Europe shopping abroad for its drone needs

Ruben Veenstra and Lieuwe de Vries for Veenstra & De Vries Aviation Publishing


Italian MQ-9 of the 32 Stormo, Amendala. The Italians operate Reapers without offensive capabilities although requests have been made to the U.S. for arming them.

Even if you’re not following the aviation news, it’s hard not to know that ‘drone’ is the buzzword nowadays. It’s not a secret the United States is a big proponent of the unmanned aerial vehicles, letting the drones perform countless surveillance and tactical missions in the Middle East. On the other side, China is also putting some serious effort in developing their own drones, even if they are mostly clones of their American counterparts. But what about Europe, the Old Country? How are they currently faring in the drone arms race?

In 2013 six European nations signed a declaration in which they stated to jointly produce MALE (Medium Altitude Long Endurance) drones from 2020 onwards. This group of nations consists of France, Germany, Greece, Italy, the Netherlands, Poland and Spain. Although this suggests that a real Eurodrone is pending, the declaration states that the project is mainly being used to develop and research related technology.

It’s similar to a 2005 started cooperation between several European companies and headed by Dassault. They declared to develop a drone that would serve as a platform for developing new technologies. Nine years later the ‘nEUROn’ is making test flights above France. As is common in a test phase, the nEUROn is making short trips in the vicinity of it’s airfield. Later on, it’s going to be relocated to Sweden for further systems testing. Still, it’s not going to result in further production as the nEURon will be the only of its kind.

Also similar is the UK’s Taranis project. Again a showcase project, the Taranis first took off in 2013 after eight years of development instead of the seven years the nEUROn took from the drawing-board to first flight.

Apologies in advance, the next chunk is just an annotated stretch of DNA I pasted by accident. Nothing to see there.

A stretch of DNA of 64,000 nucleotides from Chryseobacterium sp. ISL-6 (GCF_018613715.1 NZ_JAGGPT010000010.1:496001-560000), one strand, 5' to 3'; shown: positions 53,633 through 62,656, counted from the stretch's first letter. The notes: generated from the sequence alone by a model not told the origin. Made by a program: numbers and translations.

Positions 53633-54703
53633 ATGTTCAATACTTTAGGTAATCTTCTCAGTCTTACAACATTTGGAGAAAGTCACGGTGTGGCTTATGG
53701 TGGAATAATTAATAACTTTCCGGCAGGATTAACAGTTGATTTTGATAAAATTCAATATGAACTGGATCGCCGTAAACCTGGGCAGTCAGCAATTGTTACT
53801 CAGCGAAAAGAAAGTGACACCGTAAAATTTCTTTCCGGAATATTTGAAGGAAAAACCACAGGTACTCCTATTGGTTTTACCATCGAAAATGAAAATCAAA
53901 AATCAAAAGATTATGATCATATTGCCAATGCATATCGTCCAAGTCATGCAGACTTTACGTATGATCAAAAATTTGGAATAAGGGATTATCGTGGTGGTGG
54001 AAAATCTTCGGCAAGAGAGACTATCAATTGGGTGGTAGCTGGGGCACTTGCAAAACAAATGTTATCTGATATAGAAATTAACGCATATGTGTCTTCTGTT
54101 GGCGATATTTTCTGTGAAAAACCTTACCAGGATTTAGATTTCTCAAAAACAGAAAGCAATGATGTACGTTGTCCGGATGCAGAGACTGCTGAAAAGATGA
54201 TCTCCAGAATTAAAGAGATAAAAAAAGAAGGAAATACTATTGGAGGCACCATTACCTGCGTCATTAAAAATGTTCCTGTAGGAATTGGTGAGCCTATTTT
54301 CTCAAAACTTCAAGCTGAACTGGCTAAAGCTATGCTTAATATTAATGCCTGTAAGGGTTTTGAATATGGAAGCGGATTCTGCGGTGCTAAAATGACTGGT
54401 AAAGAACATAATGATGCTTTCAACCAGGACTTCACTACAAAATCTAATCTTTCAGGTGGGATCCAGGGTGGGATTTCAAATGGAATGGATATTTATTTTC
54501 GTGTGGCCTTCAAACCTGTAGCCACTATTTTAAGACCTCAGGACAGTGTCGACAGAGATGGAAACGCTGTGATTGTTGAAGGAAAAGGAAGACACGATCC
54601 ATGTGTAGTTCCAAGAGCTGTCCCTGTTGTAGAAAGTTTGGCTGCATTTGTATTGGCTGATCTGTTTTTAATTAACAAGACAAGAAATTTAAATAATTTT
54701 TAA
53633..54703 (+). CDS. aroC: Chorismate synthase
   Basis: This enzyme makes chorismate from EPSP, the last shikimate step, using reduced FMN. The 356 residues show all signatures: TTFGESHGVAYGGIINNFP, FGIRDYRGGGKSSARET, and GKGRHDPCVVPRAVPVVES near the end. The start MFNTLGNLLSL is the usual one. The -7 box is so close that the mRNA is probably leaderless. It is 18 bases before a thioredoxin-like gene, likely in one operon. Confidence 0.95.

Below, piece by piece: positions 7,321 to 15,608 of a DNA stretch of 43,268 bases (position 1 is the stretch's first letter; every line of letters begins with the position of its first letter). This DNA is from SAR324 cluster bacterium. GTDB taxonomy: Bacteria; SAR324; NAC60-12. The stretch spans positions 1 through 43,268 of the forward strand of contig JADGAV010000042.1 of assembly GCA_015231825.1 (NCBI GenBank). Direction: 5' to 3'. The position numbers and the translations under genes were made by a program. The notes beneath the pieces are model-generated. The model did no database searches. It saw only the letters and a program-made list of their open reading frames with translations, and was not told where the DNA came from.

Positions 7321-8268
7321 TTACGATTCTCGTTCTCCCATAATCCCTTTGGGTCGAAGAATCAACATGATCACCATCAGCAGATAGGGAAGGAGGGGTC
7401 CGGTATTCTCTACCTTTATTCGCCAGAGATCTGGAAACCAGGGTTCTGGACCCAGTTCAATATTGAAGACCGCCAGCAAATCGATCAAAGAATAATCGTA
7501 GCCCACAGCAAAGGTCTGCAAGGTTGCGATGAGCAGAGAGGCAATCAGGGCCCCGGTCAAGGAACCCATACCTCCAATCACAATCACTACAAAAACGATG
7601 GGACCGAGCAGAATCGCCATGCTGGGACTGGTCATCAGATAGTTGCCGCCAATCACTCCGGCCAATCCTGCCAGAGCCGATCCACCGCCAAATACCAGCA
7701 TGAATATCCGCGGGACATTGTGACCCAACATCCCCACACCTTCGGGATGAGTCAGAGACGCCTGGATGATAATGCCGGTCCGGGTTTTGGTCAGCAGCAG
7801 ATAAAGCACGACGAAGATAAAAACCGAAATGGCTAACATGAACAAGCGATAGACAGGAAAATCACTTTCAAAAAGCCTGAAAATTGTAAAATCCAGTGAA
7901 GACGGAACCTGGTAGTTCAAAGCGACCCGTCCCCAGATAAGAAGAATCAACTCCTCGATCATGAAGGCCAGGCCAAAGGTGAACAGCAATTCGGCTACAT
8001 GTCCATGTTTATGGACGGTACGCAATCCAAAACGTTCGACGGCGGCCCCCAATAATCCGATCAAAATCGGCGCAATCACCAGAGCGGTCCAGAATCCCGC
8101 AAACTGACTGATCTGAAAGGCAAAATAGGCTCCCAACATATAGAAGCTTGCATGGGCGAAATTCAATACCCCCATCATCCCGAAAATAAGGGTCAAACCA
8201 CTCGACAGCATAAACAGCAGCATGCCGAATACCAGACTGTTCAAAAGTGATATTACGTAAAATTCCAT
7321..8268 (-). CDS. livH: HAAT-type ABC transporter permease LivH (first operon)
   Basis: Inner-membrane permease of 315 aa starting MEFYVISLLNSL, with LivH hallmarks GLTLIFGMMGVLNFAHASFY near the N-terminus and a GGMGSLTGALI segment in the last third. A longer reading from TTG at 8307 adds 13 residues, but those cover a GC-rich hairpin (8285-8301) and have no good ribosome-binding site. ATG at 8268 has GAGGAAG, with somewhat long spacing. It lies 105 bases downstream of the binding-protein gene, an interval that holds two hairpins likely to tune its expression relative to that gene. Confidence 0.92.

So, projects abound but the only European MALE drone in active use would be EADS’ (now Airbus Group) Harfang. It’s a prop-engined drone system of which three have been in use with the French Air Force since 2008. As a reconaissance drone it has no offensive capabilities. Still, it has been deployed in Afghanistan, Libya and, more recently, Mali. But even though the Harfang has flown thousands of hours with the French, the Armée de l’Air is shopping for a replacement.

Indeed, Europe seems to be building its drone forces around the MQ-9 Reaper. Current operators are the United Kingdom, France, Italy and Germany with the Netherlands joining the party in 2016. Where lack of heavy air transport and airborne early warning were addressed jointly through cooperative purchases of aircraft and sharing of operational costs, it seems strange that European nations would go it alone with their drone forces. Especially when they independently choose to standardise on the same platform in the Reaper.

For an smaller airforce such as the RNLAF which intends to buy just four of these drones this would make particular sense. Once the need arises for these system to be deployed abroad to support a deployment such as the current Dutch mission to Mali, most likely it would need to send two drones. Of the two remaining at home it is not unlikely to assume that one will always be in some need of repairs with the other one being needed for proficiency training of operators and ground forces. This would make for a force vulnerable to operational losses or downtime. If only one of the machines either deployed or at home would suffer a catastrophic failure or breakdown, it would immediately compromise the RNLAF’s ability to operate it’s deployed drones in support of their ground forces. In a scenario where European Reapers would be part of a larger pool, training could be conducted on machines from other airforces and a large portion of member nations forces could be deployed in a stable manner.

USAF Tennessee Air National Guard Reaper of the 118th Wing armed with AGM-114 Hellfire II air-to-surface missiles.

One stumbling block to a group approach however might be more of a political and judicial nature then a military one. In The Netherlands some controversy has arisen about arming their Predators with the main concern being who decides to pull the trigger but also fearing collateral damage from drone strikes like those in Pakistan. Until all countries can agree it seems hard for a joint operation to get of the ground, at least for the time being the Dutch Reaper will not be carrying a scythe.

Image credit: Ugo Crisponi /

  • Mark

    Neither of those aircraft pictured are Reapers. Both are MQ-1 Predators.